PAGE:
By Ben Cohen
Obama’s decision to amp up the war in Afghanistan is basically going unchallenged by the main stream media, and a travesty given the awful mess they failed to prevent back in 2003. While Obama painted himself as the anti war candidate
during the election, his record suggests otherwise. An ardent supporter
of the original attack on Afghanistan, Obama is as pro war as any other American
President, (just not the insanely stupid ones), an inconvenient fact
his supporters and media likes to ignore.
The debate is again being constructed around the technicality of the war, rather than the morality. As Joe Klein wrote after listening to Obama lay out the detail: “Taken together, this is a sober, well-reasoned policy. I hope it works.”
And that about sums up the criticism we’re hearing from the beltway journalists.
The plan itself appears to be a mix of carrots and sticks, devoid of any long term exit strategy and awfully expensive. While Obama promised that “We will not blindly stay the course,” and that he, “Will not, and cannot, provide a blank check,” the open ended nature of the plan of course allows for increased spending at the Presidents discretion. As Fred Kaplan states:
At a press conference after Obama’s speech, Bruce Riedel, who led the
White House strategic review on the new policy, admitted that specific
benchmarks haven’t yet been defined. Holbrooke added that the strategy
itself is “a framework within which there’s plenty of flexibility to
bring in ideas which are not in this report.”
Obama is attempting to differentiate himself from the last administration by making serious efforts to build an international coalition and promising to let the public see how much it costs, but the major expenditure and man power will be covered by America. And we don’t really know how much money, and how much time this mammoth task will take.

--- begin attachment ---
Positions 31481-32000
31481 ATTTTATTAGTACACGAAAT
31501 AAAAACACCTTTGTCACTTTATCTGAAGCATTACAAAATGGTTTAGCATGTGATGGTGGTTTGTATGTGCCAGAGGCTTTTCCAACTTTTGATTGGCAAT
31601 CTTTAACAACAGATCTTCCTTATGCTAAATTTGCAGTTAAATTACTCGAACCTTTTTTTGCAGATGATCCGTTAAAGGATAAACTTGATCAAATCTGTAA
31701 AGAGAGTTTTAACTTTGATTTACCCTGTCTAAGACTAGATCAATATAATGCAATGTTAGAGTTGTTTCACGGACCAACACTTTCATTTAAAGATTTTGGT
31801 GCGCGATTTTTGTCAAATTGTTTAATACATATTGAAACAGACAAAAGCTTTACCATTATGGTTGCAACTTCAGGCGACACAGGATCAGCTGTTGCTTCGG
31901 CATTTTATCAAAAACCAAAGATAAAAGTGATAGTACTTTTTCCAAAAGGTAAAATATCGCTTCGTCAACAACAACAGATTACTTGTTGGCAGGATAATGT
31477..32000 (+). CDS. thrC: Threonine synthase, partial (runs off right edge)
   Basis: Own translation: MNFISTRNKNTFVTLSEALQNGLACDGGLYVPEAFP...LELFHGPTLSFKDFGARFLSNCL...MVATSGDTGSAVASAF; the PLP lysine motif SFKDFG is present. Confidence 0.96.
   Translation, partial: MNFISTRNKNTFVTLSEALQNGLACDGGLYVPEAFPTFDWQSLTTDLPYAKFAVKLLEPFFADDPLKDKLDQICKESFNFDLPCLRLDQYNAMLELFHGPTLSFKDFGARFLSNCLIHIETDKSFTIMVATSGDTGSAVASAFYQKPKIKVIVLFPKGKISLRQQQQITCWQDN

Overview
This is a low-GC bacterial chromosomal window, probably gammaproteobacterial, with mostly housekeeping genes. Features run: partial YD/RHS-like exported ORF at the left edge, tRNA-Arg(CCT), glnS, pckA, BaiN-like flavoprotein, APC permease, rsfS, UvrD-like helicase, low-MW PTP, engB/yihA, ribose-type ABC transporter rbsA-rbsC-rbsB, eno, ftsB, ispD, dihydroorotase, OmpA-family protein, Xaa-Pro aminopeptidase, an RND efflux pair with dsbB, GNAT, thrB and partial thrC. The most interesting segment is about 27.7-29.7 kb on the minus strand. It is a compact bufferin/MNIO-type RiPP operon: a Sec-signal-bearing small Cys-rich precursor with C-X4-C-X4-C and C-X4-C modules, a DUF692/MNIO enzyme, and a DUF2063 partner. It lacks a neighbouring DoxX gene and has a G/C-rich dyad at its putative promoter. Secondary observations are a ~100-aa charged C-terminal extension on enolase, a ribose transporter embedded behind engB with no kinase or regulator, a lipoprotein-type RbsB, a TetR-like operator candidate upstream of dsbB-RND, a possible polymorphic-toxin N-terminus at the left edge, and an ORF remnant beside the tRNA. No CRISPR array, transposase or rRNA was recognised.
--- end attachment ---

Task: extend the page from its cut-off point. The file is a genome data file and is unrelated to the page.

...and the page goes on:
While the rhetoric surrounding the ‘surge’ in Afghanistan is far more sophisticated and intelligent in comparison to Bush’s simplistic slogans, the premise is basically the same. It is an open ended ‘War on Terror’, designed to protect American by fighting abroad.
As we have seen, any troop presence in their countries will be deeply resented by the population and causes a great deal more hatred towards the United States. While individual goals may be reached, the overall strategy is self defeating and enormously damaging. It is a continuation of a war on an idea, not a nation, and can therefore never be won.
The war in Afghanistan was illegally waged in the first place, a fact the MSM failed to report on, and liberals have largely ignored as well. Afghanistan did not attack the United States and had nothing to do with 9/11. The strike was pre-emptive and regarded by international law a the ‘supreme’ war crime. Any surge is simply a continuation of this crime. The United States essentially owns the Afghani government, giving it little to no credibility in the region. Hamid Karzhai has little control over the country, and is widely viewed as a U.S stooge. The hatred resides amongst the general population, and any efforts to work with the government will simply make the matters worse.
While Obama will seek to build an international consensus around his plans, the fact is that the war will become another endless pit that will consume more and more money that no one actually has. It is a war leveraged against our children’s future, and one that will cost them dearly when they have to pick up the tab.
It will be left to the blogosphere to challenge Obama on his foolhardy
mission to ‘defeat Al Qaeda’ in the region, a difficult task given his
popularity. But it is a task we must take on if Obama’s otherwise promising Presidency is to succeed. Obama was largely elected through the power of the internet, and it is the internet that must keep him honest.
Photo by by Army.mil
Ben Cohen is the editor and founder of The Daily Banter. He lives in Washington DC where he does podcasts, teaches Martial Arts, and tries to be a good father. He would be extremely disturbed if you took him too seriously.